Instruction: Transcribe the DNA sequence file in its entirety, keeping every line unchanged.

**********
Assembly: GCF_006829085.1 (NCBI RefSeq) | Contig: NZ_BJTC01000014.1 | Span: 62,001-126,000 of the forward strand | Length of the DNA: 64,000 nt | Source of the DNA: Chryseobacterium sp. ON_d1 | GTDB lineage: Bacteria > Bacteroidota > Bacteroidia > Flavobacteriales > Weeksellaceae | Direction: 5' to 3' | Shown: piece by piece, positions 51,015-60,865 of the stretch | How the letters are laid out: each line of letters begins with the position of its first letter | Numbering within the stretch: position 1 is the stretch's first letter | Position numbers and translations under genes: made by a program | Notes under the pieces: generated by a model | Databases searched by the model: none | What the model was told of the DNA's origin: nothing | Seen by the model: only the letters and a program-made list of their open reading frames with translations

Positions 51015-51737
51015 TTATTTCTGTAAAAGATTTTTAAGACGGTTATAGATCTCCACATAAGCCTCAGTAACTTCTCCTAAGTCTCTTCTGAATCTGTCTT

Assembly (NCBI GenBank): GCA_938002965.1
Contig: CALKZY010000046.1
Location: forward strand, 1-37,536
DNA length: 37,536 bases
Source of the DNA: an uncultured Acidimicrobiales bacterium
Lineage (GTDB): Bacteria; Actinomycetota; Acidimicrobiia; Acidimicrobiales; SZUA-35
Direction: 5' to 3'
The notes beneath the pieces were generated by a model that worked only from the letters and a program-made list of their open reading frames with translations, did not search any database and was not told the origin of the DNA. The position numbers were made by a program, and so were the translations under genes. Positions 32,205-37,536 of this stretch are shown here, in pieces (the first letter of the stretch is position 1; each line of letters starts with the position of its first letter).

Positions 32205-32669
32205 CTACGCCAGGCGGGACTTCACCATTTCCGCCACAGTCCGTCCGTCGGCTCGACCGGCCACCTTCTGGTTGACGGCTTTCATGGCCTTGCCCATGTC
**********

Assembly: GCF_006829085.1 (NCBI RefSeq) | Contig: NZ_BJTC01000014.1 | Span: 62,001-126,000 of the forward strand | Length of the DNA: 64,000 nt | Source of the DNA: Chryseobacterium sp. ON_d1 | GTDB lineage: Bacteria > Bacteroidota > Bacteroidia > Flavobacteriales > Weeksellaceae | Direction: 5' to 3' | Shown: piece by piece, positions 51,015-60,865 of the stretch | How the letters are laid out: each line of letters begins with the position of its first letter | Numbering within the stretch: position 1 is the stretch's first letter | Position numbers and translations under genes: made by a program | Notes under the pieces: generated by a model | Databases searched by the model: none | What the model was told of the DNA's origin: nothing | Seen by the model: only the letters and a program-made list of their open reading frames with translations

Positions 51015-51737
51015 TTATTTCTGTAAAAGATTTTTAAGACGGTTATAGATCTCCACATAAGCCTCAGTAACTTCTCCTAAGTCTCTTCTGAATCTGTCTT

Assembly (NCBI GenBank): GCA_938002965.1
Contig: CALKZY010000046.1
Location: forward strand, 1-37,536
DNA length: 37,536 bases
Source of the DNA: an uncultured Acidimicrobiales bacterium
Lineage (GTDB): Bacteria; Actinomycetota; Acidimicrobiia; Acidimicrobiales; SZUA-35
Direction: 5' to 3'
The notes beneath the pieces were generated by a model that worked only from the letters and a program-made list of their open reading frames with translations, did not search any database and was not told the origin of the DNA. The position numbers were made by a program, and so were the translations under genes. Positions 32,205-37,536 of this stretch are shown here, in pieces (the first letter of the stretch is position 1; each line of letters starts with the position of its first letter).

Positions 32205-32669
32205 CTACGCCAGGCGGGACTTCACCATTTCCGCCACAGTCCGTCCGTCGGCTCGACCGGCCACCTTCTGGTTGACGGCTTTCATGGCCTTGCCCATGTC